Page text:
Federal Reserve’s policy hawks are expecting the central bank to reduce its massive intervention in the mortgage market as conditions in the housing market have started to look increasingly risky while home prices continue to record a relentless rise. The Federal Open Market Committee Meeting is closely watched by the biggest firms in the financial markets, especially at a time when the Fed is expected to provide an update on the progress of taper discussions amid growing imbalances both in the markets and the economy. The general view amongst financial analysts is that the Fed’s leadership will send a clearer signal of the likely timeline for an official announcement at the Jackson Hole Economic Symposium in August. But in the latest meeting that happened two days ago, this was already a key concern amongst officials and market watchers, who were expecting any hint from Fed Chair Jerome Powell of whether the central bank would taper its purchases of mortgage-backed securities faster than its buying of Treasury debt.
The meeting was essentially an assessment of which scenario the central bank’s committee would see as the biggest risk: the recent rise in inflation, or the recent rise in the delta variant. For over a year, the central bank has been suppressing interest rates to near-zero levels, and it also has been buying $80 billion of Treasuries and $40 billion of agency mortgage-backed securities (MBS) each month as part of the crisis-era bond-buying programs it relaunched last year at the onset of the health crisis. But economists are expecting it to start decreasing the pace of purchases this year or early in 2022. Now, Fed officials have to decide when and how to start doing that, because a single wrong turn could trigger a financial catastrophe in highly-exposed and overly-leveraged markets. They have to evaluate if the bank should taper purchases of Treasuries and MBS at similar rates or if it should prioritize scaling back purchases of MBS considering the growing imbalances of the housing market.
The Fed’s record-low mortgage rates, in addition to the unprecedented cash payments issued by the U.S. government to households and a shift in consumer patterns, have all contributed to fuel an epic boom in housing. Home prices have skyrocketed by 20% this month compared to the same period a year ago, recording the fastest pace of increase since 1988. But it doesn’t matter which decision the Fed ultimately makes, because it won’t probably have enough impact to reverse the enormous increases in housing prices, as explained by Aneta Markowska, the chief economist at Jefferies. With inventories at record lows and builders facing a series of constraints on new construction due to a historic labor shortage and widespread material shortages related to the latest supply chain disruption, demand for housing has already started to go down. “The only way to relieve the pressure is for home builders to just create more supply,” Markowska said. “That’s really not something that the Fed can do a whole lot about”.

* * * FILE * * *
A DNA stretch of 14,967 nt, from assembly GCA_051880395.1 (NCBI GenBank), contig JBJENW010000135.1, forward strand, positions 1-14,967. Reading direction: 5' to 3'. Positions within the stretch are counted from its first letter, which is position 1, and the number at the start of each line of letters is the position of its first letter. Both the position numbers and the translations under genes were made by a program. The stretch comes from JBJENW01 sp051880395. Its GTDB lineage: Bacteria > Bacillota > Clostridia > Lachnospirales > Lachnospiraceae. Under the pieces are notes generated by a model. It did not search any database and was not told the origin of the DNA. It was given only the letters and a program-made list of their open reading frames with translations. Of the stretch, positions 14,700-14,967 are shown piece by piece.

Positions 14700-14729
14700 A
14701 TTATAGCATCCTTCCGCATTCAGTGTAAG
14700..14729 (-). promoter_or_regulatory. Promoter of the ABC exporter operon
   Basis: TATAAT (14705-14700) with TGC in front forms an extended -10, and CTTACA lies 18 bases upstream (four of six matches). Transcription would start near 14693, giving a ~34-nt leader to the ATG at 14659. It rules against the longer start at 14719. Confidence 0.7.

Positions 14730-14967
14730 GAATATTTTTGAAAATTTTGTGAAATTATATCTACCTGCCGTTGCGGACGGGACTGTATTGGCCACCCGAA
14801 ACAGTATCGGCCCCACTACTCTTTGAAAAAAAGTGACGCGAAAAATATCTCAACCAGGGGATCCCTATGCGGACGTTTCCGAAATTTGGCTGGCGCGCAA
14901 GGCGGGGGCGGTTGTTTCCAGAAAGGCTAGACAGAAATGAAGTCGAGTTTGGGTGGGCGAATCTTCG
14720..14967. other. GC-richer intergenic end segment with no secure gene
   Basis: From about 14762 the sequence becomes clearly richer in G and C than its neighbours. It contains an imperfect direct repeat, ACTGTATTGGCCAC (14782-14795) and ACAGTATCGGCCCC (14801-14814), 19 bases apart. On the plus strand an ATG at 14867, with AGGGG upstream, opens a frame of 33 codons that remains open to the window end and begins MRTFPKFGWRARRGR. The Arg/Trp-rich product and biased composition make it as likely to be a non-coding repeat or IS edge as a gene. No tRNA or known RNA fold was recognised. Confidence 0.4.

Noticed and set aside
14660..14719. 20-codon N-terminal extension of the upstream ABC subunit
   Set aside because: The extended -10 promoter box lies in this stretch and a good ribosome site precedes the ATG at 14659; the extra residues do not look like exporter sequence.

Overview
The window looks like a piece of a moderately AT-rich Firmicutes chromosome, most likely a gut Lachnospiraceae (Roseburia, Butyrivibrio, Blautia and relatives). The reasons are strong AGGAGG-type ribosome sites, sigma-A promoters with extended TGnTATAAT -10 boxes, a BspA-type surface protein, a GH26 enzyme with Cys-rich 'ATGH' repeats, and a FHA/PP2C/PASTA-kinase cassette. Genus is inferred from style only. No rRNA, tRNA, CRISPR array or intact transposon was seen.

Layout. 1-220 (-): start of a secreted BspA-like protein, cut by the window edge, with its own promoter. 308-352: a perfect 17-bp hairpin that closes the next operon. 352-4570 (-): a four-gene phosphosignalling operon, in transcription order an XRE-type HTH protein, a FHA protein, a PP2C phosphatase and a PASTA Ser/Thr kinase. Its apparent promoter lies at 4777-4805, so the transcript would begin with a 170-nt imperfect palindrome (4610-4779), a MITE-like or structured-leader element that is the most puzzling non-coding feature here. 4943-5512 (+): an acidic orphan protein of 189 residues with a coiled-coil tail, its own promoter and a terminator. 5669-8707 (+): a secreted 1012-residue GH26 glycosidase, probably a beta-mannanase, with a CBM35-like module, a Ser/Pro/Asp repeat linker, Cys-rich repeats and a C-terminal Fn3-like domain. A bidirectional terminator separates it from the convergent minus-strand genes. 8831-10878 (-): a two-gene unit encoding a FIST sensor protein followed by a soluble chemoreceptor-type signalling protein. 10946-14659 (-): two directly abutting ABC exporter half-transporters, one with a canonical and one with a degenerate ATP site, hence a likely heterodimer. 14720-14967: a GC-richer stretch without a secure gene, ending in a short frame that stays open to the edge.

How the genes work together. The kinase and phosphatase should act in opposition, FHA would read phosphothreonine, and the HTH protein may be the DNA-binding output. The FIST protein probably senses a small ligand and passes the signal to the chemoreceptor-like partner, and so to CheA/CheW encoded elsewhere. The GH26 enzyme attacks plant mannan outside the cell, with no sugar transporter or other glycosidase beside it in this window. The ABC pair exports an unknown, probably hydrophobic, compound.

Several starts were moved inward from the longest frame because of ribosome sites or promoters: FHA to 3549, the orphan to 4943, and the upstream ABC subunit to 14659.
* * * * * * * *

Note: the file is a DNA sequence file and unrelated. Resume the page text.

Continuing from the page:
This week’s surprisingly weak home sales data for the month of June showed that due to record-high home prices, home sales tumbled by a whopping 6.6% MoM. With sales of new homes collapsing in June to the lowest level since April 2020, all of these indicators are signaling that the housing boom is effectively ready for a bust, meaning that a housing market crash may be triggered sooner than expected. Even though the Federal Reserve didn’t make an explicit mention of tapering anytime soon at this week’s FOMC meeting, monetary tightening could begin in stages as early as 2022, according to Danielle DiMartino Booth, CEO of Quill Intelligence. But the uncertainty surrounding the motivation behind the tapering still exists. Will the Fed taper its purchases as fears about an inflationary spike in the U.S. economy resurface, triggering the simultaneous crash of stock, bond and housing markets which Bank of America, Morgan Stanley, and even Goldman have been warning about, or will it continue to deny to talk about any tapering at least until there is some clarity on the new government infrastructure plan?
In any case, we are not that far from seeing remarkable reductions happening, simply because, as Booth told David Lin, anchor of Kitco News, interest rates would not have to rise to their historic average of 5.7% for debt payments to become unaffordable for the Treasury. The thing is: if the Fed waits too long to start acting, and inflation levels may spiral out of control very rapidly, to the point the central bank would be left with no choice other than aggressively hiking interest rates back to its historic average. And as Booth warned, once interest rates reach this level, it’s game over.
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